As has been the case for years, the debate over legalizing recreational marijuana essentially boils down to two sides: “It’s an idea whose time has come” vs. “Why do you think they call it ‘dope?’”
State legislators have been wrestling with the idea of making the commercial sale of weed legal since at least 2011, when Gov. Dannel Malloy signed into law a measure reducing the penalty for possession of a half ounce of marijuana from a fine of up to $1,000 and a year in jail to a $150 fine for a first offense and a $200 to 250 fine for subsequent offenses.
“Let me make it clear — we are not legalizing the use of marijuana,” Malloy said at the time. Instead, he said, “we are recognizing that the punishment should fit the crime.”
The following year Malloy signed legislation allowing people with certain debilitating diseases to legally use marijuana for medical reasons, which again opened the floor for debate as to whether all pot could soon be legalized. Legislation to do just that has been introduced in several sessions since, including last year and this year.
On April 5, the state’s Appropriations Committee voted 27-24 in favor of a bill that would legalize the sale and use of recreational marijuana. The legislation would require the state to create a plan to legalize and regulate marijuana, as well as create programs for substance abuse treatment, prevention, education and awareness.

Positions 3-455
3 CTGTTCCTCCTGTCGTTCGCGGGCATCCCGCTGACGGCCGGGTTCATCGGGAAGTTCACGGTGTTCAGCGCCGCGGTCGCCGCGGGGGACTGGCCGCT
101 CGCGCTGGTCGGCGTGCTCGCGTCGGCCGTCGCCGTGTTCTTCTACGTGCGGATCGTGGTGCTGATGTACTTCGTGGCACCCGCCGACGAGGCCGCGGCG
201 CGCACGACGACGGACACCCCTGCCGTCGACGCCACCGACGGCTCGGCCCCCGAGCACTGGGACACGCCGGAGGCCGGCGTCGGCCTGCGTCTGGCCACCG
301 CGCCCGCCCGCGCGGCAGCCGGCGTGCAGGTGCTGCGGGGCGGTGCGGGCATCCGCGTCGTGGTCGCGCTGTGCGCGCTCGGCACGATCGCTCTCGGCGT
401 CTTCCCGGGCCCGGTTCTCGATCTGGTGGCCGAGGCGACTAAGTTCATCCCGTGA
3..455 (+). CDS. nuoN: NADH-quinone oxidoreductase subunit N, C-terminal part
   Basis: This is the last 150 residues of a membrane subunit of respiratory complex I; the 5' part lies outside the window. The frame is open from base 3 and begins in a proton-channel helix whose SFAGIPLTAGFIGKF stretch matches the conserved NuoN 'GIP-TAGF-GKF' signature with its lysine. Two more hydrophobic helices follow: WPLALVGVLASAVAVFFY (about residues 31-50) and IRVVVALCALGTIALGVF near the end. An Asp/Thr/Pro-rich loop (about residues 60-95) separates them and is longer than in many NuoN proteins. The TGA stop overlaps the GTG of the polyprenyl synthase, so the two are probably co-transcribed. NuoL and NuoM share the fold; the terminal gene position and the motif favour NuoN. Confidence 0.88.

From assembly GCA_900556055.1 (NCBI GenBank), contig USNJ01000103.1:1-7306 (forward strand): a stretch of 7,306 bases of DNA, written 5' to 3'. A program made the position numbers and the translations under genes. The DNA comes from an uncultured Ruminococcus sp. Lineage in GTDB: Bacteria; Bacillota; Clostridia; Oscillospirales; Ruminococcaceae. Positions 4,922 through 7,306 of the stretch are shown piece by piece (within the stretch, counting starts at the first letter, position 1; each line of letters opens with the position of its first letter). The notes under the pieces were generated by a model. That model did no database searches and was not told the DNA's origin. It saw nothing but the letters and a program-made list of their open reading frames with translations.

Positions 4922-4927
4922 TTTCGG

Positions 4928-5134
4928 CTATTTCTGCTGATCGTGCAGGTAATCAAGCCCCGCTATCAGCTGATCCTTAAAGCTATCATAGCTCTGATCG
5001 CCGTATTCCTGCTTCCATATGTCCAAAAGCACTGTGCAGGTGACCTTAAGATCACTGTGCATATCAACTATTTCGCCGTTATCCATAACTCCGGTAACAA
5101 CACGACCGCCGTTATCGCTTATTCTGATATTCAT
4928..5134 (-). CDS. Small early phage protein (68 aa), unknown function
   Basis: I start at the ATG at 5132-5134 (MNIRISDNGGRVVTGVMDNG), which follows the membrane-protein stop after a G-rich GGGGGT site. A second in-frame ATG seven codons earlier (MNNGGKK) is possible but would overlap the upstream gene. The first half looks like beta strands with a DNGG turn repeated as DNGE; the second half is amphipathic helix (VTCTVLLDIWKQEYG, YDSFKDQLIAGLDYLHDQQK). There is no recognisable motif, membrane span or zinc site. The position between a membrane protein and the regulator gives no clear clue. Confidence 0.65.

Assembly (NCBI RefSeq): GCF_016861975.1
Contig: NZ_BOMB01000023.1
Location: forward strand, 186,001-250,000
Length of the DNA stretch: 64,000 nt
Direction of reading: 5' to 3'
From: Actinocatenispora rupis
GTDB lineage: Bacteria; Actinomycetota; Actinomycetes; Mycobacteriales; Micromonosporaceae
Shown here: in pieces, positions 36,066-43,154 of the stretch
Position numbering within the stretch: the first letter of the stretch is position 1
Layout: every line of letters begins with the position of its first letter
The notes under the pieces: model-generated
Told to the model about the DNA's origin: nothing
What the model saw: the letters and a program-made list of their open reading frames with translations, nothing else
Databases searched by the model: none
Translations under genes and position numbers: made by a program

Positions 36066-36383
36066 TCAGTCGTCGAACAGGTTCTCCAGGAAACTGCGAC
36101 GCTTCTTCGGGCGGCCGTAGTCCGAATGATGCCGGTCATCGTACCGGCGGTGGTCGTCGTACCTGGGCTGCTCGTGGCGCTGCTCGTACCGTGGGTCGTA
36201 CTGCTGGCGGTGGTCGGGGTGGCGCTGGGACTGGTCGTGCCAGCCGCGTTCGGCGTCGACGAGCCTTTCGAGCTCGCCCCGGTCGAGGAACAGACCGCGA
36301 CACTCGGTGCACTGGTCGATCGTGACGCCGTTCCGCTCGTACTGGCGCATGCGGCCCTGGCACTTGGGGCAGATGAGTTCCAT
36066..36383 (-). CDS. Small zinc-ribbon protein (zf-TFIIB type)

Also taking up the issue are the Judiciary and the Finance, Revenue and Bonding committees.
Any plan that would legalize recreational marijuana must be completed by Oct. 1 for consideration by the General Assembly. Should that occur, it will be the first time Connecticut’s legislature has voted on whether or not to legalize recreational cannabis.
Today, nine states along with the District of Columbia have legalized recreational marijuana: Alaska, California, Colorado, Maine, Nevada, Oregon, Vermont, Washington and — most importantly to Connecticut — Massachusetts.
The Bay State will allow retail sales of pot to begin on July 1. Nevertheless, granting licenses to both existing medical marijuana dispensaries looking to broaden their business — of which there are 12 — and new outlets is a time-consuming process, and cultivation is expected to lag behind demand in Massachusetts by several months.
One report said the state could experience shortages for up to two years. Still, the fact that Connecticut — which as of now has nine medical marijuana dispensaries, including Compassionate Care Center of Connecticut in Bethel — is already trailing its neighbor to the north and east is reason enough to get on board, say proponents.